by Staff Writers
Kabul (AFP) July 17, 2012
An Afghan soldier has been sentenced to death for killing five French soldiers in a "green-on-blue" attack in Kapisa province in January, the defence ministry said Tuesday.
The incident, in which the soldier turned his gun on his French colleagues, prompted France to speed up its planned withdrawal of troops from NATO operations in Afghanistan.
The man, Abdul Sabor, was sentenced to death by hanging in a military court in Pul-i-Chakri prison on Monday, a defence ministry source said.
"Yes, I can confirm it. His name is Sabor," said Mohammad Zahir Azimi, a ministry spokesman.
Four unarmed French soldiers were killed outright and 15 others were wounded as they jogged on their military base on Janauary 20. A fifth French soldier died weeks later from his wounds.
The shooting underscored the difficulties facing NATO troops as they work alongside and train Afghan forces ahead of their planned withdrawal from the war-torn country by the end of 2014.
The number of so-called green-on-blue attacks -- in which Afghan forces turn their weapons against their Western allies -- has escalated this year.
In the latest incident, three British soldiers were shot dead by a man in an Afghan police uniform in the southern province of Helmand earlier this month.
Their deaths took the green-on-blue toll this year to at least 26, in 18 such incidents.
Although Taliban insurgents claim some of the attacks, many are believed to be the result of cultural differences and antagonisms between Afghan soldiers and their Western counterparts.
It was not immediately clear whether the military court had established the motive behind Sabor's killing of the French soldiers.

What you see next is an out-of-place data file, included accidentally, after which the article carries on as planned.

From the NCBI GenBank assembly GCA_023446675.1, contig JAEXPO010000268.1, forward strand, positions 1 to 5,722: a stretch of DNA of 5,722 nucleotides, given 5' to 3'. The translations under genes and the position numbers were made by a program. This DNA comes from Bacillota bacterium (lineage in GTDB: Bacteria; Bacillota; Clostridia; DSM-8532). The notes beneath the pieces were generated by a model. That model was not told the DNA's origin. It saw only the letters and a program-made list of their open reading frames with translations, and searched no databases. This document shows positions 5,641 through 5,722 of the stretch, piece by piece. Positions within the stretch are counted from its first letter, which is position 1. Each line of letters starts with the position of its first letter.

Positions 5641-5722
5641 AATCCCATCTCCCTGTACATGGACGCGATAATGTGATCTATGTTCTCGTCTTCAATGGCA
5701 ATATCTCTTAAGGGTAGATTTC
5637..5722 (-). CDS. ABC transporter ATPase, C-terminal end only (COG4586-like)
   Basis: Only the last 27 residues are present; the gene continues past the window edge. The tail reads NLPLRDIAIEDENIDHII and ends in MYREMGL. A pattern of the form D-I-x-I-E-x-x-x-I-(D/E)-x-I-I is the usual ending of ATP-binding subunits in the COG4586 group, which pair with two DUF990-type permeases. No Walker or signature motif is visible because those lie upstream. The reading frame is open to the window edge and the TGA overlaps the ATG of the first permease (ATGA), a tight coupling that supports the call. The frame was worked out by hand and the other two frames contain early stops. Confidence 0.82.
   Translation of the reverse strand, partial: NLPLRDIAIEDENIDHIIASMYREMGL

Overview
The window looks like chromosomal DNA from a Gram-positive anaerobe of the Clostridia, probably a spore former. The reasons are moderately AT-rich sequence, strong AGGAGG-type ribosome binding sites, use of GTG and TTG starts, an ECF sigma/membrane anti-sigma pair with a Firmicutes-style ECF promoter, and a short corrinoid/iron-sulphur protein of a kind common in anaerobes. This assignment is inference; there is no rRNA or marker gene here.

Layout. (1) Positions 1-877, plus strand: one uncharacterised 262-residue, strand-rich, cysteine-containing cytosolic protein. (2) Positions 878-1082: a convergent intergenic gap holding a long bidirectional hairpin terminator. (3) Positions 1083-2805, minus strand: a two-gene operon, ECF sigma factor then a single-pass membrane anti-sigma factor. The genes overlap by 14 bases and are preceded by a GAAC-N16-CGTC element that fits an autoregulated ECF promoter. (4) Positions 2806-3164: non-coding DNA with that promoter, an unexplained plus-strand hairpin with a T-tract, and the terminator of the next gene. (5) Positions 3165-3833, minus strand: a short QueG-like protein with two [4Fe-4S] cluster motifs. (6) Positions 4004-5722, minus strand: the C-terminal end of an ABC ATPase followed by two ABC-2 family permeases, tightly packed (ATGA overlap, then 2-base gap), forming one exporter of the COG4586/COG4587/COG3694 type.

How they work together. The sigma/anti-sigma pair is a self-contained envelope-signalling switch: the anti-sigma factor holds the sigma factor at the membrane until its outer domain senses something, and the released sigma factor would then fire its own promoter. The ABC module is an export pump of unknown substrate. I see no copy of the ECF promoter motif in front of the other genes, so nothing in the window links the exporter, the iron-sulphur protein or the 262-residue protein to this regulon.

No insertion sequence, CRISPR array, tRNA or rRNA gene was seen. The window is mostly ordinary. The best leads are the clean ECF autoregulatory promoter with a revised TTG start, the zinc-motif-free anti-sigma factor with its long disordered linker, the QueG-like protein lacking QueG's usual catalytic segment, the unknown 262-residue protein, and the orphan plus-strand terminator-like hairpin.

He reportedly told security officials after his arrest that he acted in retaliation after a video came to light of US Marines urinating on the corpses of dead Afghans.
Earlier this month, French troops handed over the key Afghan province of Kapisa to local forces, completing an important stage in the accelerated withdrawal from the war-torn country.
France is the fifth largest contributor to NATO's International Security Assistance Force (ISAF), which is due to pull out the vast majority of its 130,000 troops by the end of 2014.
Kapisa was the last area of Afghanistan under the control of French soldiers, the bulk of whom are due to leave by the end of 2012, two years earlier than most NATO troops.
While capital punishment is allowed under Afghanistan's constitution, President Hamid Karzai has said he is reluctant to sign death warrants, and hundreds of prisoners sentenced to death are believed to remain in prison.
The latest publicly-known execution in Afghanistan was of two men in June 2011 for a suicide attack on a bank in Jalalabad in which 38 people were killed.
In October 2007, Afghanistan announced it had put to death 15 men, one convicted of killing three foreign journalists, in only the second confirmed executions since the fall of the Taliban regime in 2001.
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